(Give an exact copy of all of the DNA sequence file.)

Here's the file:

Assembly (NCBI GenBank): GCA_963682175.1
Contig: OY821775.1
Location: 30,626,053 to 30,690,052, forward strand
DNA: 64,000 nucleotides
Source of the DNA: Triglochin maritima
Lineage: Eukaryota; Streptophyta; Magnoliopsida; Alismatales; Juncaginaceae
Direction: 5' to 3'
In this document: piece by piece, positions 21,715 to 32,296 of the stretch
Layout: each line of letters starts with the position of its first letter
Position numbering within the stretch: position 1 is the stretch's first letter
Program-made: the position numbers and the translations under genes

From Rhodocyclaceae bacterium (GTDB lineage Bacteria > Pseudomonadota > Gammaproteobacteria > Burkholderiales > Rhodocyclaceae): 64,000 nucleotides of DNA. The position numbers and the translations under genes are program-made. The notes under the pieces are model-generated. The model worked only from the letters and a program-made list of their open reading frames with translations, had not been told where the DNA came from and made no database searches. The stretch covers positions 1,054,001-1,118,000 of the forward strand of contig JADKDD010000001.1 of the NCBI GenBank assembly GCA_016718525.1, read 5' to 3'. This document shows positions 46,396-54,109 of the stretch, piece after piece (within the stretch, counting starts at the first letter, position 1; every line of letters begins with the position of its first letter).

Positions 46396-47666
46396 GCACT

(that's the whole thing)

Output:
Assembly (NCBI GenBank): GCA_963682175.1
Contig: OY821775.1
Location: 30,626,053 to 30,690,052, forward strand
DNA: 64,000 nucleotides
Source of the DNA: Triglochin maritima
Lineage: Eukaryota; Streptophyta; Magnoliopsida; Alismatales; Juncaginaceae
Direction: 5' to 3'
In this document: piece by piece, positions 21,715 to 32,296 of the stretch
Layout: each line of letters starts with the position of its first letter
Position numbering within the stretch: position 1 is the stretch's first letter
Program-made: the position numbers and the translations under genes

From Rhodocyclaceae bacterium (GTDB lineage Bacteria > Pseudomonadota > Gammaproteobacteria > Burkholderiales > Rhodocyclaceae): 64,000 nucleotides of DNA. The position numbers and the translations under genes are program-made. The notes under the pieces are model-generated. The model worked only from the letters and a program-made list of their open reading frames with translations, had not been told where the DNA came from and made no database searches. The stretch covers positions 1,054,001-1,118,000 of the forward strand of contig JADKDD010000001.1 of the NCBI GenBank assembly GCA_016718525.1, read 5' to 3'. This document shows positions 46,396-54,109 of the stretch, piece after piece (within the stretch, counting starts at the first letter, position 1; every line of letters begins with the position of its first letter).

Positions 46396-47666
46396 GCACT